President Abdulla Yameen has said it is the international community's responsibility, to help the Rohingya Muslims, who are described as 'the world's most persecuted minority group'.
He made the comment in his message to mark the beginning of the Islamic year 1439, where he highlighted that the "anti-humane acts" that are being carried out against the Rohingya Muslims.
While this is the first time the President had commented on the matter, Maldives was one of the first countries to take action against Myanmar following the influx of violence against the Rohingya Muslims by the Burmese Army, immediately cutting off economic ties with the country. Cutting of all ties would lead to the inability to take part in any discussions regarding Myanmar.
While this was somewhat “impressive,” Maldives’ decision shortly after, not to send a representative to an important vote at the 72nd United Nations General Assembly, had led to fierce criticism from the opposition and public. The vote was to include a supplementary item “The Responsibility to Protect and the prevention of genocide, war crimes, ethnic cleansing and crimes against humanity” in its formal agenda.
Australia's Ambassador to the UN, Gillian Bird, who along with Ghana initiated the vote, emphasized that "the only objectives of including it on the agenda was to foster dialogue and build consensus on what the United Nations and Member States could do to prevent genocide, war crimes, ethnic cleansing and crimes against humanity".
The item was passed with 113 votes in favor, and 21 against. There were 16 abstentions.
Following the backlash, the Permanent Mission of Maldives to the UN quickly sent out a tweet saying that the vote had been "a procedural vote to include R2P in the 72nd UNGA," and emphasized that it was "not about Rohingya Muslims".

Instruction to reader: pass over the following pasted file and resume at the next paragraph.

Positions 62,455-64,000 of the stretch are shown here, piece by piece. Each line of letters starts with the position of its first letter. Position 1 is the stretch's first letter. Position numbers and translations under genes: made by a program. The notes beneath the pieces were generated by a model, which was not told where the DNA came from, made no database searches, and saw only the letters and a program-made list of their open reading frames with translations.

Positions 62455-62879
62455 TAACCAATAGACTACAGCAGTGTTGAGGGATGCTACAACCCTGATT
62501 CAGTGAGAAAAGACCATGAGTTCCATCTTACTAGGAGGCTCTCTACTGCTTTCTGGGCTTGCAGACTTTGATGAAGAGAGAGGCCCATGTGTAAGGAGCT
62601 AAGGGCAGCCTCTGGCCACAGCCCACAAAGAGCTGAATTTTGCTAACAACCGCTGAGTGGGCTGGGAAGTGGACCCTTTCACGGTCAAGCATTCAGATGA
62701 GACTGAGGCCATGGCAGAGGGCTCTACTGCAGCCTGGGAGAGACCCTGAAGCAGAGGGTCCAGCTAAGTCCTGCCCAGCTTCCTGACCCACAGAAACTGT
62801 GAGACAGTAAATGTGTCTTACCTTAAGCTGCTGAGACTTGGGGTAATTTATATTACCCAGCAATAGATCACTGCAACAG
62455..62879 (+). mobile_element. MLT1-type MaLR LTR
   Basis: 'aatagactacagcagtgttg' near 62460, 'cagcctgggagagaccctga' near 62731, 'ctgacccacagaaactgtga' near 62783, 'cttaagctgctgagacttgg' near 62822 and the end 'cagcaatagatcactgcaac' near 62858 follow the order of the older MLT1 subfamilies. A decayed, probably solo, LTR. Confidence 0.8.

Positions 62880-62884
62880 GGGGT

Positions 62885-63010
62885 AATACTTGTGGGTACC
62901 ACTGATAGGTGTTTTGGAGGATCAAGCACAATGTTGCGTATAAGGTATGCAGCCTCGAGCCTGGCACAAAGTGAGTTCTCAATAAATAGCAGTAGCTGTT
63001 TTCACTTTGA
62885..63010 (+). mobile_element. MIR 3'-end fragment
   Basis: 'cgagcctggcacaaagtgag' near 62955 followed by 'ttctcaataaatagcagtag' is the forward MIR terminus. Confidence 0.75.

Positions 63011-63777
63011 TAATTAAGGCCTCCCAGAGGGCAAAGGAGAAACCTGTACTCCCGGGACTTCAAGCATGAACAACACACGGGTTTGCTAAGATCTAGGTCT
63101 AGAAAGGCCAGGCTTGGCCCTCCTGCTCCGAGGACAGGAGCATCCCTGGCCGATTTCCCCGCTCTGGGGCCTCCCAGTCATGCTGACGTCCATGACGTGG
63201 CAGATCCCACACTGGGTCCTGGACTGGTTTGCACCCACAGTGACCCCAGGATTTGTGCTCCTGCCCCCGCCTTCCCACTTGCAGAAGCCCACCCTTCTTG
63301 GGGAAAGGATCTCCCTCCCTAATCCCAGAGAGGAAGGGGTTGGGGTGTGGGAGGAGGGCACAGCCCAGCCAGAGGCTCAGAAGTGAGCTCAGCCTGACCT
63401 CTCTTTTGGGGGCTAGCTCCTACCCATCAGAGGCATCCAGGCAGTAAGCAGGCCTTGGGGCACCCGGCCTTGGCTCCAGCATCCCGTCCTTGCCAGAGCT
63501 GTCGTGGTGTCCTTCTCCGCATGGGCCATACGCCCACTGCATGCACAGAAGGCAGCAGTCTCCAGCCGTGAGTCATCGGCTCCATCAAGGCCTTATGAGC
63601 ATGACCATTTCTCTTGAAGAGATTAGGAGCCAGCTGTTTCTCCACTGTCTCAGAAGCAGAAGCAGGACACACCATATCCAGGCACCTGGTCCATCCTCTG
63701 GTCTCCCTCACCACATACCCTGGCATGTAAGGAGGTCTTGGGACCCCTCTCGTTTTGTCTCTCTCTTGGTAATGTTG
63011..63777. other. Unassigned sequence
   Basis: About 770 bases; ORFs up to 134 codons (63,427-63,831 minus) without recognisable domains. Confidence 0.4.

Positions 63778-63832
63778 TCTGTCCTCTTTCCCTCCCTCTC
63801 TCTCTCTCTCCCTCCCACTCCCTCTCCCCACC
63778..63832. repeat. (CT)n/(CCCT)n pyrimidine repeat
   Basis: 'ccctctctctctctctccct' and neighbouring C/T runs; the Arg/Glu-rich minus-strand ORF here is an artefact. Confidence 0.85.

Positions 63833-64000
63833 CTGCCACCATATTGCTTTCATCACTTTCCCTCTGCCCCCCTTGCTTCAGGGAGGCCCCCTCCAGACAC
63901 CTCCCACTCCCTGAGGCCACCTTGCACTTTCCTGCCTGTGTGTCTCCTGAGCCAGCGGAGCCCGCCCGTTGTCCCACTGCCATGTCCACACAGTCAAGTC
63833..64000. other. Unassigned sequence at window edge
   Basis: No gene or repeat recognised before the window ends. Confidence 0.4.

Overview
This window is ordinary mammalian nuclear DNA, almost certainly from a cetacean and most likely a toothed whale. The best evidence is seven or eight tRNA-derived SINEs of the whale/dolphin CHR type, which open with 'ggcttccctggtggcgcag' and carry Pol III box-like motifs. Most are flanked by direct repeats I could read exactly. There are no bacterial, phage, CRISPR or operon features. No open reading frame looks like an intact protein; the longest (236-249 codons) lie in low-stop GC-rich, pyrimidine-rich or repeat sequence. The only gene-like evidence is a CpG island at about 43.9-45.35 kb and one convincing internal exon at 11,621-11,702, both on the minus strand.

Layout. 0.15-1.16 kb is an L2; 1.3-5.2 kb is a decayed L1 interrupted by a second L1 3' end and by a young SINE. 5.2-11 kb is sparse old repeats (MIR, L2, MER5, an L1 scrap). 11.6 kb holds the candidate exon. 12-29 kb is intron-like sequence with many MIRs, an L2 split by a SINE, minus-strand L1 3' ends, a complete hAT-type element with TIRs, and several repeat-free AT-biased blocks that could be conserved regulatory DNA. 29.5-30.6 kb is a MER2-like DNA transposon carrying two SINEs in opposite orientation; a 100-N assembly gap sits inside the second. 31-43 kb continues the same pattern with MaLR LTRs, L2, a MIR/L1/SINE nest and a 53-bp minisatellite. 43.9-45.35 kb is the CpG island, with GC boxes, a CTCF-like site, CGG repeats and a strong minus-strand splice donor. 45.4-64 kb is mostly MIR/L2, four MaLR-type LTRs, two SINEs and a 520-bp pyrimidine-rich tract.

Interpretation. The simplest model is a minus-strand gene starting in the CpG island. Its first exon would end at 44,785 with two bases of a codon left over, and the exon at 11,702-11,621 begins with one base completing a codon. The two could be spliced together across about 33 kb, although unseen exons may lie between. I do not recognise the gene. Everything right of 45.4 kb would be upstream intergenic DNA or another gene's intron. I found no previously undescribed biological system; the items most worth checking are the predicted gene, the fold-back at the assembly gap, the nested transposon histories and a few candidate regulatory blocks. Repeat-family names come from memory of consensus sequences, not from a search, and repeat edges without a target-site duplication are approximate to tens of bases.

Contrary to reports by some, the vote today at UN was a procedural vote whether to include R2P in 72UNGA, and not about Rohingya Muslims— Maldives Mission NY (@MVPMNY) September 16, 2017
The next day the Ministry of Foreign Affairs released a statement, only in Dhivehi, responding that the reason it did not partake in the vote was "because it eroded sovereignty”.
Noting that the vote held on September 15 “had nothing to do with Myanmar conflict directly,” Maldives’ permanent representative to the UN, Dr. Ali Naseer gave an interview to the state broadcaster, saying that the Maldives “is working with the UN in other ways to help the Rohingya Muslims".
So the Maldives chose not attend the particular UNGA meeting, emphasizing that Rohingya Muslims were not even mentioned in the vote, which in turn meant the item was not relevant to them, right?
It is true that “Myanmar”, “Rakhine State” or “Rohingya Muslims” cannot be seen anywhere on the three-page agenda published on the UN’s official website, which is accessible to anyone; probably because it is not the only nation where such atrocities are being committed. However, it noted that “a general assembly debate would allow all Member States to record their views on the responsibility to protect”, and that “this should in turn enable Member States to find more common ground in relation to how best to prevent genocide, war crimes, ethnic cleansing and crimes against humanity”.
Hence, by not even showing up for the vote, the Maldives had said “no” to even a discussion on the issue.
Despite the fact, President Yameen on Thursday, stated that it was the international community’s “responsibility to help them and resolve the pressing issue”.
The same message by the President was published in Dhivehi as well. And as per usual in such cases, it differed a bit from the English one.
“The President stated that it is extremely saddening and concerning that the international community is sitting idly by despite the inhumane acts against the Rohingya Muslims in Myanmar, and that the international community must resolve the issue”.
Does the same man who refused to vote to even allow member nations to even discuss the issue, saying that the R2P principle allows powerful nations to intervene in a country’s domestic affairs, now criticizing the international community for not doing so.